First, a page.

Monday, September 7, 2009

The Third Happiest City in the World

Forbes had an article last week ranking the happiest cities in the world and Barcelona came in third behind Rio and Sydney and ahead of Amsterdam.  So why are people so happy? 

Well, as the article states, it's more a reflection of perception than reality, and quotes Michelle Finkelstein, a vice president at a travel agency "The beauty of the city and its environs, along with affordable housing and business opportunities, is the fantastic lifestyle" to prove its point [Italics mine].

But seriously why Barcelona?  The weather's good, but no better than Malaga.  It's got man made beaches, but nothing like further down south where they're real like Cadiz.  And it's certainly not the cheapest place in Spain as any one who has been here can attest.

Still, like a rose is a rose, a beach is a beach.  And, compared to Los Angeles, where it can take anywhere from an hour to three just to see the ocean, having somewhere to go for a dip that's not more than 30 minutes by metro does have its advantages.  Summer days and nights can be spent down at chirringuitos, drinking and dancing with the faint surf of the Mediterranean in the background, while in the winter they're the perfect place to take a stroll on those sunny but crisp January days and wonder how ten surfers are going to catch a foot high wave.

The old city center is like most throughout Europe: dark windy streets lined with bars, shops and restaurants that's easy to get lost in and it has a gothic cathedral with big spires.  But there's this slight quirkiness that makes each place a little bit kitsch and eccentric, giving it a buzz and a vibe like the cooler parts of San Francsisco and London, but without the pretension.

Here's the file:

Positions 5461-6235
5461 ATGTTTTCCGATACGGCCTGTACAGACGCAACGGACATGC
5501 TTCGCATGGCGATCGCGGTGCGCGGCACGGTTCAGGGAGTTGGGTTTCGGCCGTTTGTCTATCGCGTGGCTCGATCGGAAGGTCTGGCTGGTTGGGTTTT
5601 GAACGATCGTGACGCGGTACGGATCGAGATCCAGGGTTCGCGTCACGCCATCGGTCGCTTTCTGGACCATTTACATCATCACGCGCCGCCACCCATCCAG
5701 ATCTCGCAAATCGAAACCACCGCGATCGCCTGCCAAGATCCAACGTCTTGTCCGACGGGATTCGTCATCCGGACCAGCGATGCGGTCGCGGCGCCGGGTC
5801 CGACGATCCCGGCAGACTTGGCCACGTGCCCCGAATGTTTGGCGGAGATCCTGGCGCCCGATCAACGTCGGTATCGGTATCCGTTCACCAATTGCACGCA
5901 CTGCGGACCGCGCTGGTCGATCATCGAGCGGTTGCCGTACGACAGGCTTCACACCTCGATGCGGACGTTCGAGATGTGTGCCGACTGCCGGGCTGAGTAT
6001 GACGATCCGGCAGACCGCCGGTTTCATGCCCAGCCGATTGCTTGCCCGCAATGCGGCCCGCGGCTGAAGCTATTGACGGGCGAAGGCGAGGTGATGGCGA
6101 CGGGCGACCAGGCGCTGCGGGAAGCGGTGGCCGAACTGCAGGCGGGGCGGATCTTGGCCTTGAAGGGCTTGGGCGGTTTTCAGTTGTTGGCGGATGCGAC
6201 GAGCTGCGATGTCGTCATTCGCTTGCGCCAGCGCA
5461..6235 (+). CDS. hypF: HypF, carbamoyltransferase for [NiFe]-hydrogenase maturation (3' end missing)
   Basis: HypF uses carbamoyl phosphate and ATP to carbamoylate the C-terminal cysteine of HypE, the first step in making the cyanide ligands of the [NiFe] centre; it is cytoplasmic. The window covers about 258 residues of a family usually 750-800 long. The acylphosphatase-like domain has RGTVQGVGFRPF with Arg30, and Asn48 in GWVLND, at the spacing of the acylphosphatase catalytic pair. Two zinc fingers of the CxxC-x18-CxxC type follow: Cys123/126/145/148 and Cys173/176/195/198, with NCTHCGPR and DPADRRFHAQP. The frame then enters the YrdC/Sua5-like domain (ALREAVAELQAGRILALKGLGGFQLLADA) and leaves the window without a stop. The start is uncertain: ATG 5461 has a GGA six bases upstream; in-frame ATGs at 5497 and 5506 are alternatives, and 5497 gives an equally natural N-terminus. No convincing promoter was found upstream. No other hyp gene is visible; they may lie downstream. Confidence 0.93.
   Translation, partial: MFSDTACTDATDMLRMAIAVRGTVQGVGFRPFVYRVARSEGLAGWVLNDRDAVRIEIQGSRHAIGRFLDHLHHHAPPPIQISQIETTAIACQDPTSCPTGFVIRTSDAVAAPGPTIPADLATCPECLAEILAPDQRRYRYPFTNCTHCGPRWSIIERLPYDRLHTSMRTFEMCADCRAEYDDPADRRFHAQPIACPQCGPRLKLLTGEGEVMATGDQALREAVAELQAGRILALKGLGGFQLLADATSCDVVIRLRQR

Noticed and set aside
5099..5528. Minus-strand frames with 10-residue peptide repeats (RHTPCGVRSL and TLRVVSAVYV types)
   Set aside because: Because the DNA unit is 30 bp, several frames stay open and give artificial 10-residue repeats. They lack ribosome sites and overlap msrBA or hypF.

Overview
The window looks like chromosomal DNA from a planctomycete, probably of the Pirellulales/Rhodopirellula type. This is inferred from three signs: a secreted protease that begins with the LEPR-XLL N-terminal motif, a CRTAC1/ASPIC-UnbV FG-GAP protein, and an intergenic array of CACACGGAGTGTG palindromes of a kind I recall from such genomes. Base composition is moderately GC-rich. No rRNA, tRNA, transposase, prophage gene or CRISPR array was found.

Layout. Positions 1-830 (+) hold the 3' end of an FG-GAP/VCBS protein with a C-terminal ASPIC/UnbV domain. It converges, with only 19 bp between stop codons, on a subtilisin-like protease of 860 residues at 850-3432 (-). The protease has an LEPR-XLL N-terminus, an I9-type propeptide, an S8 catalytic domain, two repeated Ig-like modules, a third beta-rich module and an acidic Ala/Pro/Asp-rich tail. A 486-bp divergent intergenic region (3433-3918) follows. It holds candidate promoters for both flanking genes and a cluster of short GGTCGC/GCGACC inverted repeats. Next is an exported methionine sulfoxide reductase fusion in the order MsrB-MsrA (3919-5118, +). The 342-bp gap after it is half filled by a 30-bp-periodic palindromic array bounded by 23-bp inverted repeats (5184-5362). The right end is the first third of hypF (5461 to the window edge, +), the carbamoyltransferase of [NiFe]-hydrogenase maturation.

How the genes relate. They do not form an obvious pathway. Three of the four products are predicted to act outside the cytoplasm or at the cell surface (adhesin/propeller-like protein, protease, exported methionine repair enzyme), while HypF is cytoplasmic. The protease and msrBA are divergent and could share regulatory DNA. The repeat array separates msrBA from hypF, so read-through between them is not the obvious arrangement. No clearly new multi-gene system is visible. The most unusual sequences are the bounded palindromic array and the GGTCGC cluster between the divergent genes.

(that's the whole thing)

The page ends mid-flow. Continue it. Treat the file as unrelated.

And, while both Paris or Prague are stunning to name a two, Barcelona has the beauty and the intimacy of a small city, where going from one end to to other is forty-five minutes and one zone on the metro.  Best of all, it's far from provincial and probably the most cosmopolitan place in Spain. 

Add all that up and it makes the idea of living there obviously appealing.  The reality as the cliché goes is in the details of actually doing it.

1 comment:

  1. I beg to differ as the people who live here in Barcelona are easily found complaining, rude and angry people. They are very discontent people, or it may be that coming from California everyone else seems just so UNshine? No! I even got a mini-study where I found it to be that out of 10 people on the street only 2 are "calm" and would return an "adeu". Barcelona is one of the most unhappy cities I have lived in. Best go to LatinAmerica, you'll find resilience and happiness unlike here.